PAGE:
“This is a really unusual time, an unusual leadership election because we have a general election in fewer than 100 days,” said Ms. Elliott. “There is a lot of work we have to do to hold the party together, there is a lot of work that has to be done there, but it is not as bad as some people would say. We have been hearing a lot of negative things in the last couple of weeks, but I do believe we have a firm foundation. We are ready to go and we’re ready to win.”
Ms. Elliott used Saturday morning’s rally as an opportunity to tout the Progressive Conservative’s party platform, a document drafted with input from the grassroots that she said was “great – with one exception.”
That one exception, she said, was the proposal for a carbon tax contained within the party’s People’s Guarantee. Ms. Elliott said she has heard from many people that a carbon tax would simply be unaffordable and put undue burdens on local families.
But, some of the key tenets of the plan she supports are income tax cuts – 22.5 per cent for middle income earners – along with increased funding for mental health and addiction. This includes funding for autism, a dementia strategy, addressing the “opioid crisis” and helping people with mental health challenges access services for therapy.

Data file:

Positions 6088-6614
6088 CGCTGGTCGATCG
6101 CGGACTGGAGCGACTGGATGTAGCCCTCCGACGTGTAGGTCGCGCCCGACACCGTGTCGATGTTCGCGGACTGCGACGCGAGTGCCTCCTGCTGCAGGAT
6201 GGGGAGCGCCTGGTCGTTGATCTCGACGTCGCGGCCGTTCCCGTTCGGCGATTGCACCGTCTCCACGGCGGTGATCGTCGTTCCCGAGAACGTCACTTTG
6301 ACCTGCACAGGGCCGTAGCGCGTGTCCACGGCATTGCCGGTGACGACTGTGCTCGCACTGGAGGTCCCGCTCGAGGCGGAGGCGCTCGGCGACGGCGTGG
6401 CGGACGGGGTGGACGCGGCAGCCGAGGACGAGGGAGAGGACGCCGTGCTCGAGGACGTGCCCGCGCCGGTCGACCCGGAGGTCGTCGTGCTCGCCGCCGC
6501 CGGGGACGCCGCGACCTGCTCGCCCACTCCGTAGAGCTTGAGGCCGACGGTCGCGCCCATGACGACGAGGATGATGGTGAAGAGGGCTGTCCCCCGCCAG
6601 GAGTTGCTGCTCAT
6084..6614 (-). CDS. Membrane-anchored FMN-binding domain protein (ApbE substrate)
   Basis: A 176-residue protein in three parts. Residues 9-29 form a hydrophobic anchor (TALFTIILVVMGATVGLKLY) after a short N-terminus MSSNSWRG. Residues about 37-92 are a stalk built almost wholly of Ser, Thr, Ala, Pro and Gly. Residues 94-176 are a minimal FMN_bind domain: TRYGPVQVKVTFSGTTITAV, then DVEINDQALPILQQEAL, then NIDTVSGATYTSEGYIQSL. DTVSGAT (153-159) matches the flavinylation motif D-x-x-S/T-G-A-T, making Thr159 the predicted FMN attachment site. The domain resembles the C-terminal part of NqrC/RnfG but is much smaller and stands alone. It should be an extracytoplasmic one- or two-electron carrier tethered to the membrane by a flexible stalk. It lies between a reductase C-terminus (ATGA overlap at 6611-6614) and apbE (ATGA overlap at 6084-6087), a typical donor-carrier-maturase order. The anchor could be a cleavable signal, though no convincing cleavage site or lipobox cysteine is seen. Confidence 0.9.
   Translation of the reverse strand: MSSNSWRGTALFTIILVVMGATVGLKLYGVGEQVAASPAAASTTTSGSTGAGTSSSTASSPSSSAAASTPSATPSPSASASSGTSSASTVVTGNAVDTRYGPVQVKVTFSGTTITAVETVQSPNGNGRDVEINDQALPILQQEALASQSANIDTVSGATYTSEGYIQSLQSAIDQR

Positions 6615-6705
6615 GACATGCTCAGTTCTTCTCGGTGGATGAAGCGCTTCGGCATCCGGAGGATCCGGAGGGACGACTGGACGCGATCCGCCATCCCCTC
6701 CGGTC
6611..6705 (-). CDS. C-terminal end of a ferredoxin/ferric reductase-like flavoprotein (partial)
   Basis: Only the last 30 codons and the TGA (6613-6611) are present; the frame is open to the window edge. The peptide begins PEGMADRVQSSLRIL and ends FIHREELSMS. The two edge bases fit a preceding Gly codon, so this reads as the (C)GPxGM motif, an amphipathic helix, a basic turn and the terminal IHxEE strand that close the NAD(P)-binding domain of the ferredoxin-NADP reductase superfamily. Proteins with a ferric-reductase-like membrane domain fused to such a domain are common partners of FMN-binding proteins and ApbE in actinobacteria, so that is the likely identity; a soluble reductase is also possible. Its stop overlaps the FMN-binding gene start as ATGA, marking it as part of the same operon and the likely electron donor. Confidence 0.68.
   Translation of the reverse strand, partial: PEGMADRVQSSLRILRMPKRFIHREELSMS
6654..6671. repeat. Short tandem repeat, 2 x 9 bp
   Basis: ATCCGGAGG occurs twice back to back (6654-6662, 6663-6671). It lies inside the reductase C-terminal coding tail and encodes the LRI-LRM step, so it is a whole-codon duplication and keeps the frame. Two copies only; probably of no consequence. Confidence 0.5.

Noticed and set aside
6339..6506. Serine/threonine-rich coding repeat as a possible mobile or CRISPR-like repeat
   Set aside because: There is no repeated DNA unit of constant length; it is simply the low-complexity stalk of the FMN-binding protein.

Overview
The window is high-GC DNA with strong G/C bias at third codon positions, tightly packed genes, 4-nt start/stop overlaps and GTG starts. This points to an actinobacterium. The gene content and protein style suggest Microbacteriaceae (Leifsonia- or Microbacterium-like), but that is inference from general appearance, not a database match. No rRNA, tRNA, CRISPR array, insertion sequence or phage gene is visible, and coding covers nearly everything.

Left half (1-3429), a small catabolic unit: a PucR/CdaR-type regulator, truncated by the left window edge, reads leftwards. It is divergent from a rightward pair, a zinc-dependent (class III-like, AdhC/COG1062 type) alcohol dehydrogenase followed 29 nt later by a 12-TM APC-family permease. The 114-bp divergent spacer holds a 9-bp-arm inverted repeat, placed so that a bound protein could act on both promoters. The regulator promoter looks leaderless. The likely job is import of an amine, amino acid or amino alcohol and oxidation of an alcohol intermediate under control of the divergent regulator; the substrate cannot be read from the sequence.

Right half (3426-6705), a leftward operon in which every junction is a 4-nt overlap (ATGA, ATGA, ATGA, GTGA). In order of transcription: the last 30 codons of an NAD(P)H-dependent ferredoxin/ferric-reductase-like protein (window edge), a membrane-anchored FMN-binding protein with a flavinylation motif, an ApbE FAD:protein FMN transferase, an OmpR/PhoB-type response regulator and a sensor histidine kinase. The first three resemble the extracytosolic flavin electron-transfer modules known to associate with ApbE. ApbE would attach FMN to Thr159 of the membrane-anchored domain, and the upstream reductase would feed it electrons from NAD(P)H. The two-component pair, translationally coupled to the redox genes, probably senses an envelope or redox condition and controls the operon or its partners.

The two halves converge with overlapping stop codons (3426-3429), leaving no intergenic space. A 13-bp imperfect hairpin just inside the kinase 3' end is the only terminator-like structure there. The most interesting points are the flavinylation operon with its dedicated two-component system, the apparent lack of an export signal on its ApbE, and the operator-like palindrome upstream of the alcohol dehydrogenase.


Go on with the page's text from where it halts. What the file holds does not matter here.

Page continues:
“I have spoken with several families that have daughters with significant eating disorders and they are being told they have to wait a year for service,” she said. “If that is the case, we could lose those young people and that is simply not acceptable to me. We also have a problem with lack of long term care beds. I heard a lot about that in my job as Patient Ombudsman.
“We have people in our hospitals: 25 per cent of patients in any given hospital in Ontario at any time that are frail, elderly seniors that can’t go home, but they can’t leave the hospital because there is nowhere else for them to go. We would build 15,000 long term care spaces within the first five years and another 15,000 in the five years thereafter.
“If we can deal with that issue, we can also deal with overcrowding in hospitals. Many hospitals are routinely operating at over 100 per cent capacity. We hear about ‘hallway medicine’… and that is because there are no beds for them to move to. If we deal with the long-term care problem we can deal with a lot of hallway medicine issues.”